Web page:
lations) were published in the ‘Athenæum’ in 1842. 11. ‘Selections from Poems by E. B. Browning,’ edited by Robert Browning, first series, 12mo, 1866, reprinted in Tauchnitz series. 12. ‘Selections,’ &c., second series, 12mo, 1880. 13. 'Lady Geraldine's Courtship,' illustrated by Barton, 1876. 14. 'Rhyme of the Duchess May,' illustrated by M. B. Morrell, 1873. There are many American editions and selections.
[Personal information from Miss Browning, Lady Carmichael, and Mr. J. Dykes Campbell (secretary of the Browning Society); Horne's Letters of E. B. Browning, ed. Stoddard; Miss Mitford's Recollections of a Literary Life; British Encyclopædia, art 'Browning;' Macmillan's Magazine, vol. iv.: Quarterly Review, 1840; Biographie Générale, parts i. and ii.; Bayne's Two Great Englishwomen; Forster's and Colvin's Lives of Landor; Revue Littéraire, art. by Leo Quesnel on Mrs. Browning; Field's Yesterdays with Authors; Ireland's Bibliography of Leigh Hunt; Leigh Hunt's Correspondence, ii. 264; Mrs. Jameson's Memoirs; Browning Society's Papers, Nos. 1 and 2.]
BROWNING, JOHN (fl. 1584), divine, matriculated as a sizar at Trinity College, Cambridge, on 14 Nov. 1658, and was afterwards elected to a scholarship and a fellowship. He proceeded B.A. 1562–8, M.A. 1566, and B.D. 1577. He opposed the adoption of the new university statutes of 1572. At the close of the same year he was charged before Dr. Whitgift, deputy vice-chancellor, and the heads of houses, with preaching the Novatian heresy at St. Mary's, and was ordered to abstain from preaching for a time. But he disobeyed the order, and was committed by the vice-chancellor to the Tolbooth on 27 Jan. 1572–3. In February he was released on giving sureties to abstain from preaching until he had come up for further examination. He afterwards sent to Lord Burghley (17 March 1572–3) a formal confession of his errors. Burghley forwarded the confession to the vice-chancellor, with a warning that steps should be taken to see that Browning acted up to his professions of conformity. On 8 July 1580 Browning was created D.D. at Oxford. Dr. Still, master of Trinity College, Cambridge, complained to Lord Burghley that Browning's standing did not permit him to receive the degree; but on 8 Dec. 1581 Still signed the grace by which Browning was incorporated D.D. of Cambridge. On 7 Sept. 1584 Browning, as vice-master of the college, issued an order suspending Still, the master, from his office, on the ground that he had married, contrary to his oath, that he had broken many college statutes, and had wasted the college resources. Still replied by ejecting Browning from his fellowship; but Browning refused to leave, and had to be dragged from his rooms by force. Browning had been chaplain in earlier years to Francis, earl of Bedford, and the earl appealed to Burghley to restore Browning to his fellowship, insisting on 'his sufficiency in the sounde prechinge of the trueth,' and his 'godly conversacion.' But nothing is known of the result of this appeal, or of Browning's subsequent career.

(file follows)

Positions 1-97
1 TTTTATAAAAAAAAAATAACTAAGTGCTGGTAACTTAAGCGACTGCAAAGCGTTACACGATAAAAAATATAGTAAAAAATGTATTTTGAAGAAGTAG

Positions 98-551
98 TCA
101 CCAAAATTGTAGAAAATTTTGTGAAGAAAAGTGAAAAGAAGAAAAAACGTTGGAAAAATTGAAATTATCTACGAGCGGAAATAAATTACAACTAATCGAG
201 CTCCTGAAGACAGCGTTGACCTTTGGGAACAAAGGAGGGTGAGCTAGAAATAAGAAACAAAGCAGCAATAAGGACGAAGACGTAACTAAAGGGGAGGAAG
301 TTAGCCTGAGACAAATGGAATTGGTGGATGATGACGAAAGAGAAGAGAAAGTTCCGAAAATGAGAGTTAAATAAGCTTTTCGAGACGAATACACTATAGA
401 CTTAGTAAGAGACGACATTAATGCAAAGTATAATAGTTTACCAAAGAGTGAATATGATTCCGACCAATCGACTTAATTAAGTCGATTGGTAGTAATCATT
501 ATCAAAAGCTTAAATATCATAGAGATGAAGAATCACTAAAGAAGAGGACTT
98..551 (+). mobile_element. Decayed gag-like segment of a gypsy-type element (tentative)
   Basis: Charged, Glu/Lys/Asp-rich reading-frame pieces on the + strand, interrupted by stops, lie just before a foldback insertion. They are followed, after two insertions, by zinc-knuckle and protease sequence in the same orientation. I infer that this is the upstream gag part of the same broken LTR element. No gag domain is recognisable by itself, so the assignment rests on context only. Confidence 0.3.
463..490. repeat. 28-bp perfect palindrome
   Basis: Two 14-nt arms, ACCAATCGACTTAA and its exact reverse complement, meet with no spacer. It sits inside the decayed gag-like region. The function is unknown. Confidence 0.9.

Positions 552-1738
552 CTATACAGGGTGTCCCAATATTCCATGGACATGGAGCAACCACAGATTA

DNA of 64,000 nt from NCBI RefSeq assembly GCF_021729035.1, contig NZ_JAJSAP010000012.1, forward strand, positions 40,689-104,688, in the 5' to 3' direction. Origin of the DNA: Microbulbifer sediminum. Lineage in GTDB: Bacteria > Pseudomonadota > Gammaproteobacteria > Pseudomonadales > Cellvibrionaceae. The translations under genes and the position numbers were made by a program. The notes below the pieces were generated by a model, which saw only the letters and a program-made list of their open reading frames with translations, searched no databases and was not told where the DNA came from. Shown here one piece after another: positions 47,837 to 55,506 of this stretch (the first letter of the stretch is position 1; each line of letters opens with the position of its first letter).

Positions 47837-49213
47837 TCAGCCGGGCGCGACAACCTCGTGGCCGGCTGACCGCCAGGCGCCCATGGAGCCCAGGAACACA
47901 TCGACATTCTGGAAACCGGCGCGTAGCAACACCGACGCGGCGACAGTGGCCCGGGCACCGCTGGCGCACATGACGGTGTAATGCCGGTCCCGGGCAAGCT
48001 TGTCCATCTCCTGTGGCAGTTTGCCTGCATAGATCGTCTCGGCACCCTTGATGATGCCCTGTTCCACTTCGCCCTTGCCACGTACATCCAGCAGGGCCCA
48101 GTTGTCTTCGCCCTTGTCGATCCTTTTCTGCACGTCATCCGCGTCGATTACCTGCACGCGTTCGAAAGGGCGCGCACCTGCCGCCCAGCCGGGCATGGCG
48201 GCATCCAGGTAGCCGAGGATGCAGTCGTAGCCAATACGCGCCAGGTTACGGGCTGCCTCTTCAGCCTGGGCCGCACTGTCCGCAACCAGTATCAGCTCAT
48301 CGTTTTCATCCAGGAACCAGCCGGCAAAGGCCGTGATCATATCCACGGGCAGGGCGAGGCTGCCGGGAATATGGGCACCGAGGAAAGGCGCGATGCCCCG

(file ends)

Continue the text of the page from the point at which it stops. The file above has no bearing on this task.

Another John Browning was rector of Easton Parva, Essex, from 22 April 1634 till 1639, and of Easton Magna from 9 Nov. 1639. He was the author of 'Concerning Publike Prayer and the Fasts of the Church: six sermons and tractates,' 2 parts, London, 1636 (Newcourt, Diocese of London; Brit. Mus. Cat.)
[Cooper's Athenæ Cantab, ii. 239; Wood's Fasti (Bliss), i. 216; Strype's Annals, ii. i. 278–81; Strype's Whitgift, i. 98; Strype's Parker, ii. 195–7; Hist MSS. Comm. 4th Rep. 214.]
BROWNLOW, RICHARD (1553–1638), chief prothonotary of the court of common pleas, was the son of John Brownlow of High Holborn, by a daughter of Sir John Zouch of Stoughton Grange, Leicestershire. He was born 2 April 1553, and baptised 12 April at St. Andrew's, Holborn. In 1583 he was entered at the Inner Temple, and was treasurer of that society in 1606. On 9 Oct. 1591 he was made chief prothonotary of the court of common pleas, which office he continued to hold until his death, deriving from it an annual profit of 6,000l., with which he purchased the reversion of the estate of Belton, near Grantham, and other properties in Lincolnshire. He married Katherine, daughter of John Page of Wembly, Middlesex, one of the first governors of Harrow School, and by her had three sons and three daughters. He died at Enfield on 21 July 1638 in his eighty-sixth year; his bowels were buried in Enfield church, but his body was carried to Belton, and buried 1 Aug. in the church there, where there is a figure of him in his prothonotary's gown surmounting his monument. A portrait in similar dress is preserved at Belton House, and was engraved by Thomas Cross as frontispiece to his works. His will is dated 1 Jan. 1637–8, and was proved 8 Aug. 1638 by his two sons, John and William Brownlow, who were both created baronets, the latter being the ancestor of John Brownlow, viscount Tyrconnel, whose sister married Sir Richard Cust, bart., the ancestor of the present Earl Brownlow. A street in Holborn still bears the name. After his death various